Aegerion Pharmaceuticals CEO Marc Beer may be a fast talker but he has been a bit of a slow walker when it comes to giving up his position as CEO. The executive, who got the company into trouble with the feds for speaking too freely on TV about the upside of his company's lead drug, has acquiesced to investor demands and moved on.
Aegerion Pharmaceuticals CEO Marc Beer has stepped down from his post after reaching a tenuous cease-fire with activist investors, leaving behind a company with an uncertain future.
Nearly two months after activist investor Sarissa Capital disclosed a major stake in Aegerion Pharmaceuticals, the biotech has signed an agreement giving Alex Denner's group some board representation in exchange for a reprieve from tension.
A syndicate led by activist investor Alex Denner has acquired roughly 5.8% of Aegerion Pharmaceuticals, contending that the struggling biotech's shares are undervalued and requesting a sit-down with management.
Comments by Marc Beer, CEO of Aegerion Pharmaceuticals, got the company slapped with an FDA warning letter for exaggerating the benefits of its cholesterol-lowering drug Juxtapid during a television appearance on CNBC's "Fast Money" program. Beer had nothing to say Wednesday when the company announced the FDA had closed the matter out, satisfied with the "corrective actions" the company had taken.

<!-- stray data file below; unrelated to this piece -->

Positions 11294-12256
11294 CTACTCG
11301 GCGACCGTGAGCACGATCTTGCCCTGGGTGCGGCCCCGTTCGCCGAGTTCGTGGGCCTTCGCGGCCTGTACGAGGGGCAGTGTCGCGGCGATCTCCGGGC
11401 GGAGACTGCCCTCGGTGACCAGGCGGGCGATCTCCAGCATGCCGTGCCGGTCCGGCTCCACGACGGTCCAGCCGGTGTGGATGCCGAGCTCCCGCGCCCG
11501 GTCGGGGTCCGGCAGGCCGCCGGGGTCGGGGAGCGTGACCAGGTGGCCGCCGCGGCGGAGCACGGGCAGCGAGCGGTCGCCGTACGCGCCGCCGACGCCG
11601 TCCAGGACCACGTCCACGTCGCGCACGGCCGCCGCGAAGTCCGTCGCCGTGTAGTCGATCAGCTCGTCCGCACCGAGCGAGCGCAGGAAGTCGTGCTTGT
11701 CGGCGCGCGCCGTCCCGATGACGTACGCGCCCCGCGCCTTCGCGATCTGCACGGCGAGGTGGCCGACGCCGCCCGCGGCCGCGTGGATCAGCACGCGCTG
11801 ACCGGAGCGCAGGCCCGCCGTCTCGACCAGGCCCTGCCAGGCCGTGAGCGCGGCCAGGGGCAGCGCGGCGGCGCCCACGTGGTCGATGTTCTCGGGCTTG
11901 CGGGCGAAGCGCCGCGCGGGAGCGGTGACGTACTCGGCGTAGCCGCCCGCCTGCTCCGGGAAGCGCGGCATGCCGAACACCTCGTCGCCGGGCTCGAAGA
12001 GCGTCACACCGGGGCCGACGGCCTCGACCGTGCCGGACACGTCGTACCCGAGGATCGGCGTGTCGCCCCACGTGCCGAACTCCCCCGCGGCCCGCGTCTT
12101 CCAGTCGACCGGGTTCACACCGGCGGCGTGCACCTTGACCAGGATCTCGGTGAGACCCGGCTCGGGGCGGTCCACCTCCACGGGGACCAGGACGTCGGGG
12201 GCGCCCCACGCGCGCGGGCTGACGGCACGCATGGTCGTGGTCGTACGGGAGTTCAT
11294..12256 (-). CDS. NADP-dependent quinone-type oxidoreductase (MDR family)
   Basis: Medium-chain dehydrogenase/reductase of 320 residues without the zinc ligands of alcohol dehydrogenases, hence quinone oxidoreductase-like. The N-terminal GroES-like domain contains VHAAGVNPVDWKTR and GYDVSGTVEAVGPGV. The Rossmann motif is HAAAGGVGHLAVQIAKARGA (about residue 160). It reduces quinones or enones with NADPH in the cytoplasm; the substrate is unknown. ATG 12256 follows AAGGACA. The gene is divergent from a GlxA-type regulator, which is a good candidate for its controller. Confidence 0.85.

Aegerion Pharmaceuticals CEO Mark Beer likes to talk about the company's one and only drug, cholesterol fighter Juxtapid. Maybe a little too much, the FDA said recently in a warning letter about comments he made on television. But Beer has a new audience asking about it, and it is one most CEOs would prefer not to have to face: the Department of Justice.
Notice to pharma CEOs: Before you appear on television, brush up on your marketing rules. Aegerion Pharmaceuticals CEO Marc Beer apparently did not, and the FDA has now come calling.
Two drugmakers reported regulatory victories for therapies in the important European market. A European Medicines Agency committee endorsed approval of Celgene's ($CELG) pomalidomide for multiple myeloma and Aegerion's ($AEGR) Lojuxta for a genetic cause of high cholesterol called homozygous familial hypercholesterolemia.
Late Tuesday the FDA came through with an approval for mipomersen (Kynamro), an antisense drug advanced by Isis and partnered with Sanofi's Genzyme. It's the second new drug approved recently for homozygous familial hypercholesterolemia, a rare and dangerous form of high cholesterol.
So what goes into landing on $295,000 as the annual cost of a drug that maybe only 3,000 patients a year will use? That is the price tag that NPS Pharmaceuticals ($NPSP) has put on the recently approved Gattex, a treatment for short bowel syndrome.